Looking back to look forward

Learning from the history of the National Statistics designation

While working on our review of the National Statistics (NS) designation I have wondered about the history of the term ‘National Statistics’ and about the designation itself. I had a pretty basic question I wanted to unravel: what does ‘national statistics’ mean?

I know how we use it now, in relation to the legal definition of having demonstrated full compliance with the Code of Practice for Statistics through the process of Assessment – but the two words have a degree of ambiguity. I wondered about the original intention and meaning and how can that help us going forward, in understanding what we need from the NS designation now. I found that there were three levels of meaning – about the statistics, about the process to produce statistics, and about the system itself. The history of National Statistics designation is summarised in these  flow charts. They give the developments over the past 30 years (in grey in the flow charts), highlighting some key observations about National Statistics in the literature.

In the early 1990s the Citizens Charter for open government, which introduced the move towards greater transparency in public policy, focused on the statistics themselves in describing official statistics as national statistics:

“They provide an objective perspective of the changes taking place in national life”.

A few years later, the Framework for ONS, which established the new Office for National Statistics in 1996, described them as informing “Parliament and the citizen about the state of the nation”. So the statistics were seen as being about the ‘nation’, for the citizen and not just for government.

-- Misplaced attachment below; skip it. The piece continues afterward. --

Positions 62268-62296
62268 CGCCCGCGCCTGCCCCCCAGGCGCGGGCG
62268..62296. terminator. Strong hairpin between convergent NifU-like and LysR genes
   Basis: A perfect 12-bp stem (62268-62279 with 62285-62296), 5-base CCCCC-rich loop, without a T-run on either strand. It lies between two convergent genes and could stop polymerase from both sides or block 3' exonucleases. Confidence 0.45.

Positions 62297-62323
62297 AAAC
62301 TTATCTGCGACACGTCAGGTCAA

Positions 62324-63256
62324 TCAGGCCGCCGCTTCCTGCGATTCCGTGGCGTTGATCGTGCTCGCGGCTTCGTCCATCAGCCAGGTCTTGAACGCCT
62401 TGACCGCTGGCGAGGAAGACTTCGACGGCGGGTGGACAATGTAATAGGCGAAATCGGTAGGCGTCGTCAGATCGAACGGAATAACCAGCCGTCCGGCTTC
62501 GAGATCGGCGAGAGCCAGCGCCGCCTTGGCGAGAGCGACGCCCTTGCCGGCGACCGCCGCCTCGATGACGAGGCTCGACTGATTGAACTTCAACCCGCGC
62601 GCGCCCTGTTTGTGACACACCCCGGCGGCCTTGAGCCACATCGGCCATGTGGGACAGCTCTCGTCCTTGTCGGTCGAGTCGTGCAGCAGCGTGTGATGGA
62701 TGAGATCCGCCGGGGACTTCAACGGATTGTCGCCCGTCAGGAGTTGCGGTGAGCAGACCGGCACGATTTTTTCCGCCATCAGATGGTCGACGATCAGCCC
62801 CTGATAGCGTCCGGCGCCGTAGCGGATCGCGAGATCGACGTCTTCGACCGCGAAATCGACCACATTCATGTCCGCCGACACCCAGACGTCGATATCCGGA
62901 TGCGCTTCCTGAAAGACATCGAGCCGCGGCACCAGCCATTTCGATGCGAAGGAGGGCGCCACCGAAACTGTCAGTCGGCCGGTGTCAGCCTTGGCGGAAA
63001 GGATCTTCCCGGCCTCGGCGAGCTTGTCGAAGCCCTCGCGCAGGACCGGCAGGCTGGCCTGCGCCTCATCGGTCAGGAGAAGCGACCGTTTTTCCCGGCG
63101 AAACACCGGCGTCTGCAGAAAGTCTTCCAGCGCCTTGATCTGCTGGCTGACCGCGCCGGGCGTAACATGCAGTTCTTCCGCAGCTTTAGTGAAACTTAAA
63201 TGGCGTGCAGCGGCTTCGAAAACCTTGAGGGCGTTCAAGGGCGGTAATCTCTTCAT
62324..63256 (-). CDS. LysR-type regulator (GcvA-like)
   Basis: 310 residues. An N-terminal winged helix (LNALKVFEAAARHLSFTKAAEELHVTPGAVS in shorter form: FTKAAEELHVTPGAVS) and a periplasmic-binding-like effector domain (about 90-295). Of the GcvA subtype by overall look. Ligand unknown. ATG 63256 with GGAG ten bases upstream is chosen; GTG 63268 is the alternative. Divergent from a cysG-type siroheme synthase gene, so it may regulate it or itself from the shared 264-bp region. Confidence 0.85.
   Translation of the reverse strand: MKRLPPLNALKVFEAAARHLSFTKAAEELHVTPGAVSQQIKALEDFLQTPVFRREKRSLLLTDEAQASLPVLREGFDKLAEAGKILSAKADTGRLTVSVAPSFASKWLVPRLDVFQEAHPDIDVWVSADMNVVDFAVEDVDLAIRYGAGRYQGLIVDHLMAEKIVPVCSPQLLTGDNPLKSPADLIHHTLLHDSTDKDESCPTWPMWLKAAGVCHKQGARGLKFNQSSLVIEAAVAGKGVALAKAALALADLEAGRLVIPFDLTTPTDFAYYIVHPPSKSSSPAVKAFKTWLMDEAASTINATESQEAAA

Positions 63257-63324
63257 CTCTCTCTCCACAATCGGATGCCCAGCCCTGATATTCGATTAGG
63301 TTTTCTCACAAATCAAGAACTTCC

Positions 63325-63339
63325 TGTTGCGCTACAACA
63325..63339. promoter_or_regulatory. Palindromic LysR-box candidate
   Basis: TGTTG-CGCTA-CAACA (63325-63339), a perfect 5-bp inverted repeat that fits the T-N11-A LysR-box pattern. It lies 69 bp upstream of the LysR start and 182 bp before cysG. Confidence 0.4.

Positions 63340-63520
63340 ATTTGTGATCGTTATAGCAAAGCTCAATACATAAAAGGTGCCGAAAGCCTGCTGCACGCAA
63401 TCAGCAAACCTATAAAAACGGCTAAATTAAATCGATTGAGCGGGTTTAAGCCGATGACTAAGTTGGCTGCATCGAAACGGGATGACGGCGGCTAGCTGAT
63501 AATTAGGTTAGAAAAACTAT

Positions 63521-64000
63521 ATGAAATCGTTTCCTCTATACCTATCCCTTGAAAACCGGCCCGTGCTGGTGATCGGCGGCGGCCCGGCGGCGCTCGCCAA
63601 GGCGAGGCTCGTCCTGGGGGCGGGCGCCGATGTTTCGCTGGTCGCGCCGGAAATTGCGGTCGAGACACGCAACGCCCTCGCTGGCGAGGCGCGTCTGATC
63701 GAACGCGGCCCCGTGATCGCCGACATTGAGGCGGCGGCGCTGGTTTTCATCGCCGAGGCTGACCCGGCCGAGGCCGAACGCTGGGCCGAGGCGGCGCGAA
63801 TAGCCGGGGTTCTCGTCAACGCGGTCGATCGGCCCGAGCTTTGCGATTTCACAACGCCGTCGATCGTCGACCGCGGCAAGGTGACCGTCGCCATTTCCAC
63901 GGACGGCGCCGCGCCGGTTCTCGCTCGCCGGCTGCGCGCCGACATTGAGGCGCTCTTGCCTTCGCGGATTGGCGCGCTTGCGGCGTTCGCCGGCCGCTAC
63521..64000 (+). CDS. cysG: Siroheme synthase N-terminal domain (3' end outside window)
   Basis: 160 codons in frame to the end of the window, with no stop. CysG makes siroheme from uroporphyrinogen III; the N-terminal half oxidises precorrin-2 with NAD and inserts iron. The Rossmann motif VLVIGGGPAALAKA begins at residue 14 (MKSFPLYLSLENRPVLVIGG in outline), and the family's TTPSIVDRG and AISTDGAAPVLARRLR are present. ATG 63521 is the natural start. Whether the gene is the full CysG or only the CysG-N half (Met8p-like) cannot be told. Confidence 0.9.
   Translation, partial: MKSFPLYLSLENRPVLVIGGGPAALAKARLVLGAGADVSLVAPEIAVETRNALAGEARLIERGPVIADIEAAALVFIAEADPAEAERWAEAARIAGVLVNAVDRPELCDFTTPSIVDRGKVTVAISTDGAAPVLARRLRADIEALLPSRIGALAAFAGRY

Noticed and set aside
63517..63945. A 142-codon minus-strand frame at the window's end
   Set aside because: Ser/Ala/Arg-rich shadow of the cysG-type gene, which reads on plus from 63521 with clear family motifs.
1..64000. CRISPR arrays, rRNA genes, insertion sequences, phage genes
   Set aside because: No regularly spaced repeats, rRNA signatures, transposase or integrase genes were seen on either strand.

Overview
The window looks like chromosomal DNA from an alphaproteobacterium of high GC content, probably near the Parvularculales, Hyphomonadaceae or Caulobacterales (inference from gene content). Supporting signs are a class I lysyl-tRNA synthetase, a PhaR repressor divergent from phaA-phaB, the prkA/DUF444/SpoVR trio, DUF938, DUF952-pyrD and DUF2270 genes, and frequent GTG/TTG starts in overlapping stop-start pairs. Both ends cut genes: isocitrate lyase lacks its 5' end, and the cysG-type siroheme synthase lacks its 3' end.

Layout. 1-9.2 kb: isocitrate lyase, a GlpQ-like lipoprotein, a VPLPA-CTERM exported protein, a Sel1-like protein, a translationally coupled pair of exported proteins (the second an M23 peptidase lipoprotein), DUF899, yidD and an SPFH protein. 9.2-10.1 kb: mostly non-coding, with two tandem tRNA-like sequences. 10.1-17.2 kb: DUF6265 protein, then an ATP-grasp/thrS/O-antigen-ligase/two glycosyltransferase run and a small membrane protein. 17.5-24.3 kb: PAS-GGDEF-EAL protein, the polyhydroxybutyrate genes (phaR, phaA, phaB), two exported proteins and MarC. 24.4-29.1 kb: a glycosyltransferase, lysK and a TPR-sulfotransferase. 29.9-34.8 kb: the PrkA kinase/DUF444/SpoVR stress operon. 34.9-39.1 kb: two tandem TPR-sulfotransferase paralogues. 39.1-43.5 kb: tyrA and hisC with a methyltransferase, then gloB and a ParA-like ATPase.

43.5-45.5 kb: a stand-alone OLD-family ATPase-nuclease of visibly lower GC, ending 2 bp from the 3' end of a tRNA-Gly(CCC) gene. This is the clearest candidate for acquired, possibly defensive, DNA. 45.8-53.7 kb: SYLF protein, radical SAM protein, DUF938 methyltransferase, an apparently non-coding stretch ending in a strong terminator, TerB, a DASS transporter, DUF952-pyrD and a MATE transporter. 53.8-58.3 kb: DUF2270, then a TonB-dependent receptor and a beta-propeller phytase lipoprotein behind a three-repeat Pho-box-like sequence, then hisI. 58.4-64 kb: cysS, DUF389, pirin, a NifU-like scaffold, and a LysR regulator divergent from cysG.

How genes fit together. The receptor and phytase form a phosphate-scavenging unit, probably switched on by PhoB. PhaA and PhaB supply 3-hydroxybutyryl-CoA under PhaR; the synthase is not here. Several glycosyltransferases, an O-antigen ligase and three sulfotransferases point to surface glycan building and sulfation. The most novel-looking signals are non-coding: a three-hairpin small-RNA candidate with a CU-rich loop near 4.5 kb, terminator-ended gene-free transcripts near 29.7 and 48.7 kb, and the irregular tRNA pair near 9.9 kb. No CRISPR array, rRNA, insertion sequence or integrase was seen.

As I looked across this potted history of National Statistics, it struck me that the concept of ‘national statistics’ evolved to reflect the full statistical process for preparing and publishing the statistics. This development in thinking is reflected in this quote from the ‘Statistics – a matter of trust’ green paper:

“National Statistics, that is the work supporting the production of statistics intended for public use”.

And in the green paper, we get the first mention of the term ‘National Statistics designation’:

“It would be natural for all outputs designated as part of National Statistics to be clearly marked as such”.

This approach is endorsed in the subsequent white paper, ‘Building trust in statistics’, in which the designation is formalised:

“The government does agree that it is essential to inform users of the quality of National Statistics so that they can assess their appropriateness for the intended use”.

But there is a third level of meaning for National Statistics that is represented here – the statistical system itself. Its scope is set in the white paper, as covering the whole of government, including the devolved administrations. The role of the National Statistician is created, with responsibility for the professional quality of National Statistics across the organisations in the UK. A common set of standards must be applied, as set out in the NS Code of Practice. The logo of National Statistics is also introduced, essentially as a ‘kite mark’ for the statistics. And the Statistics Commission was set up to oversee the statistical producers.